Kung Fu just might cure my PTSD

Kung Fu just might cure my PTSD

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When I arrived, closing the door with shaky hands and walking in on stiff shaky legs, feeling my jaw go tight and wondering if I’d get a word out at all or just start stuttering and crying and sniveling all over myself or curling into a corner like a shuddering lunatic...
the former USMC captain kindly greeted me and then asked me to stick out my tongue.
Nobody was shouting. Nobody was fighting. Nobody was acting territorial or intimidating. And I stuck my tongue out at Captain Bibeau.
Whatever he noticed on my tongue, he immediately asked a couple of his other students over to gander it- asking each of them what they noticed first before confirming their observations with his own. They talked about the color, then talked about something in the back which indicated “heat” and also mentioned some sort of swelling on the sides that indicated “water retention”. After that, the Sifu gave me a brief overview regarding Chinese medicine and stuck some pleasantly sharp points into much of the hype and mythology that now bury the long practiced methods in an ambiguous 6 feet of horse shit.
As for symptoms I was aware of, I thought I was developing Parkinson’s before learning that this was part of the much stigmatized “PTSD”. Last year I finally opened myself up to taking a couple medications to help…which they did, but now I’m sometimes uncertain about what I’m experiencing as a symptom of PTSD and what I’m experiencing as a possible side effect to medications that are changing the serotonin and adrenaline levels in my brain. Anyway, the Sifu showed me two breathing exercises.
It didn’t matter what I was wearing. It didn’t matter what kind of shoes or socks I had on. It didn’t matter that I was a female. It didn’t matter what kind of combat experiences I had, or traumatic and stressful threatening events I had experienced in the past. I didn’t have to think about or focus on any of the former chaos, confusion, or inner conflict that I’ve yet to resolve.
All I had to do was stand the way he said to stand, move the way he said to move, and breathe the way he said to breathe. And for the first time since my discharge from the service in October of 2007, NOTHING was shaking!
Usually, I’ve had to make a conscious effort to keep some part of my body from shaking. I experienced this ability dwindling more and more after I began posing for fellow artists and finally had to quit. Even when I was not shaking it was hard to breathe unless I’d start running (running helped), and often I’d feel terrible pain in my chest or my arms or my knees would dance all over the place or if I stopped my knees my hands would shake or …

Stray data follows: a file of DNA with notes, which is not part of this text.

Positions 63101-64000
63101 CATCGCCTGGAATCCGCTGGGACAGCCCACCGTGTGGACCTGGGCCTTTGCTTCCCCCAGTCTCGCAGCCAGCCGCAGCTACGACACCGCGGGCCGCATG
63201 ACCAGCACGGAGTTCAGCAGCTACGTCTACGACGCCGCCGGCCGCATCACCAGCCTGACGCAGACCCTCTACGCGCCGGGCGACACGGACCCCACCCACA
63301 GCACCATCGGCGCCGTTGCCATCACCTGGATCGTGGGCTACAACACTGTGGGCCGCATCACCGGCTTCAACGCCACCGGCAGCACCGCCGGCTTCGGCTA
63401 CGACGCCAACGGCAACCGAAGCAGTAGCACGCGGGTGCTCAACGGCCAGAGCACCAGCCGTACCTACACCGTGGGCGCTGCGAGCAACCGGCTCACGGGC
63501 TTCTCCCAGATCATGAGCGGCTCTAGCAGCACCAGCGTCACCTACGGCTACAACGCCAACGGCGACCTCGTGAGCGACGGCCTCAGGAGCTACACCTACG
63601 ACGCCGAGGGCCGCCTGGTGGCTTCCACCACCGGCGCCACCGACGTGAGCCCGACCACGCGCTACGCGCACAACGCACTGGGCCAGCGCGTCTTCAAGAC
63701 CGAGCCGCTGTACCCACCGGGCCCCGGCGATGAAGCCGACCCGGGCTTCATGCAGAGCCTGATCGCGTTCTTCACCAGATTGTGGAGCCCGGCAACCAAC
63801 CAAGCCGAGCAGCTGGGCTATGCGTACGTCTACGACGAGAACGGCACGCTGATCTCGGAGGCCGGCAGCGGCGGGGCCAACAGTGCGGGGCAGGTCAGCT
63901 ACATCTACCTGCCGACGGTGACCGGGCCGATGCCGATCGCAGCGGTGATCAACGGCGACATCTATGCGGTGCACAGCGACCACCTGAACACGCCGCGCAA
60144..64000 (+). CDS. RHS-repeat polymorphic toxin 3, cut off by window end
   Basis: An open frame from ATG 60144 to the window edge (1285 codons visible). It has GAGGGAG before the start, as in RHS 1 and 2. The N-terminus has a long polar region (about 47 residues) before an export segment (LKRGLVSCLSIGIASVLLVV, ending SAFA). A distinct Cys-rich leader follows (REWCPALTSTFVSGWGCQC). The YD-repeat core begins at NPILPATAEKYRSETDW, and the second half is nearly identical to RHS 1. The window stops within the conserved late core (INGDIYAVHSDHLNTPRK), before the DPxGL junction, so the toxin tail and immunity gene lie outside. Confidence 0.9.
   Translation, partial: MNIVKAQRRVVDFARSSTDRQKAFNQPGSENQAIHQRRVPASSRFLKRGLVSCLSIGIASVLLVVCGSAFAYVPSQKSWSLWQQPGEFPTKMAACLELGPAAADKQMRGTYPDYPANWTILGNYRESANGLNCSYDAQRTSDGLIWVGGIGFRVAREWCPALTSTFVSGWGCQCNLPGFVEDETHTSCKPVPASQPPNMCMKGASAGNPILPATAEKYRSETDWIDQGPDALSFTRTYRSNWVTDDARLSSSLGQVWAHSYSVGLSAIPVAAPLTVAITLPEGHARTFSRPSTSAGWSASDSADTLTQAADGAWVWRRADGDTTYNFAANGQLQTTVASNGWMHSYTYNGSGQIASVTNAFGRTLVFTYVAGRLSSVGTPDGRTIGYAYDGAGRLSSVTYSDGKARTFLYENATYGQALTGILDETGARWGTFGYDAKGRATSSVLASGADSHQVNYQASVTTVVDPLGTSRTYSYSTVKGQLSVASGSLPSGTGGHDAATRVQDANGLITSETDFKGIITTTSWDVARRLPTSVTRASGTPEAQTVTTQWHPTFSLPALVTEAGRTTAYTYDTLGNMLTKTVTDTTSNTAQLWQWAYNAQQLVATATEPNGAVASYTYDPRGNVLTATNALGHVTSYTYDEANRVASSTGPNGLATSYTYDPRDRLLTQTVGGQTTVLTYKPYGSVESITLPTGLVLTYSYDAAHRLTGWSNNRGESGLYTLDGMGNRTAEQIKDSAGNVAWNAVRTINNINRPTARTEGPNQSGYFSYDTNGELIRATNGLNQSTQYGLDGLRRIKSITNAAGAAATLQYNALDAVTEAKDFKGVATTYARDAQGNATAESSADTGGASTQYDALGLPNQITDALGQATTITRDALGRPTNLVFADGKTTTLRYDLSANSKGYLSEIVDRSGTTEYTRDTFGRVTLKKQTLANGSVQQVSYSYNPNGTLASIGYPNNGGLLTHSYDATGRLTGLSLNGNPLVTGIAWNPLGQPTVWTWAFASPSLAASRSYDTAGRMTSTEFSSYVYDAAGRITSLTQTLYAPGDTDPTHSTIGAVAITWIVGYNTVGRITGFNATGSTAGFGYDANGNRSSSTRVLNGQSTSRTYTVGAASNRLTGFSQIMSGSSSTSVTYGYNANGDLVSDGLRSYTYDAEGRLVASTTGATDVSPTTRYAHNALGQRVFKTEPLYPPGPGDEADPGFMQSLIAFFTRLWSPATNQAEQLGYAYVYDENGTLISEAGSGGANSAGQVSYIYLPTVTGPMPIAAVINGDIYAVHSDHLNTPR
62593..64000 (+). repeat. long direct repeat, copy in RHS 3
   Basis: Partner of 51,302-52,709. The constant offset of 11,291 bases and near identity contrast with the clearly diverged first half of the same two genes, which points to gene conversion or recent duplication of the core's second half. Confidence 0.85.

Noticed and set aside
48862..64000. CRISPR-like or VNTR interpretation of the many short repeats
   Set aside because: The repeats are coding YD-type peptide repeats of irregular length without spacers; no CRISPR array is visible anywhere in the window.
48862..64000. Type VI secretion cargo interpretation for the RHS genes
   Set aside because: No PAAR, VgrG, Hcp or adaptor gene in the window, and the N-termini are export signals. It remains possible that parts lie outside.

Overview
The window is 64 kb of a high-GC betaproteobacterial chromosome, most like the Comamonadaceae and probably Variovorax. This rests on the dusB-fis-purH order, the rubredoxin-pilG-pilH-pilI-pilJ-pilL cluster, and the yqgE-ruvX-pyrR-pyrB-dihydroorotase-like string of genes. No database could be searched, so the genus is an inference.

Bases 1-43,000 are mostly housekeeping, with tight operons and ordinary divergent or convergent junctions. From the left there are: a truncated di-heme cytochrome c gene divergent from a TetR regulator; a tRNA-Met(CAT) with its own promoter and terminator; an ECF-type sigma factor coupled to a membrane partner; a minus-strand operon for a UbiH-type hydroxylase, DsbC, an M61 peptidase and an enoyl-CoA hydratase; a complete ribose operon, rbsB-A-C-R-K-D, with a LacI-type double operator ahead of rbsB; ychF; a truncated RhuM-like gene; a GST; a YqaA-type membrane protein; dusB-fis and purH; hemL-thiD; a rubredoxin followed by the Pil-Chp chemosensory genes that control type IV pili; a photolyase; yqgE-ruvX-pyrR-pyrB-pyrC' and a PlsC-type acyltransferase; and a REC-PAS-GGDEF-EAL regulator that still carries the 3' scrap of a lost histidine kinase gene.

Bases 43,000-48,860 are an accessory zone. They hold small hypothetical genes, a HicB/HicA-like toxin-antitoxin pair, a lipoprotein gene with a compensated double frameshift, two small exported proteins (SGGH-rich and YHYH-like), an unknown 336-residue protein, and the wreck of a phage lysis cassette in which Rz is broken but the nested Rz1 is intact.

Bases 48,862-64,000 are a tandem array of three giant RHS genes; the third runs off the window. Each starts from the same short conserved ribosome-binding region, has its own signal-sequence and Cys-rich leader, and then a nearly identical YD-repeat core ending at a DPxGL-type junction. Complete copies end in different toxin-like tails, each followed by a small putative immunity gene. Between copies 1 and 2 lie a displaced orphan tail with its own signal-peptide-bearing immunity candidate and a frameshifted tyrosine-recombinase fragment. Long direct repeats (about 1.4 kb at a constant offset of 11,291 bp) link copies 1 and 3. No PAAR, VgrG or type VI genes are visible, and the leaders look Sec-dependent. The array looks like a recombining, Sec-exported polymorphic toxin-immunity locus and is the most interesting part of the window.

but none of that mattered. None of those details mattered!
He didn’t even need to know about that, he could see some of the tremor just by glancing at my hand, but we didn’t need to talk about it.
I did his breathing exercises for about 30 minutes.
We had a Marine to Marine chat afterwards, outside, seated in the shade of winter, and I realized that I was perfectly still and finally present. I felt no pain, I breathed naturally, and though I felt acutely alert of my surroundings, I was not reflexively responding inappropriately to any of the movements or sounds around us. My chest didn’t feel like a black hole or a vacuum, memories did not echo louder than life, and I didn’t stutter.
Needless to say, I’ll be going back for more.
If you are a veteran suffering from or just starting to realize that you are experiencing PTSD, we can help one another heal. Don’t be afraid to reach out.
I’m writing this from Albuquerque, New Mexico after my first class with Robert Bibeau
At this time I’m still taking fluoxetine, prazosine, and hydroxezine and I’m not cured of the tremor or the trauma but this has been the most surprising and beneficial experience I’ve had since starting fluoxetine. I was in the dojo today from about 2:30pm-4pm. I did not think this could actually help. I’ve been proven wrong in just 1.5 hours.
Mountain Path Kung Fu and Tai Chi Academy is located at 7849 Tramway Blvd NE STE A, Albuquerque NM 87122. https://www.facebook.com/shenabq
You can learn more by calling Sifu Rob Bibeau at 505-681-5603, emailing This email address is being protected from spambots. You need JavaScript enabled to view it., or visiting ShenAbq.com.

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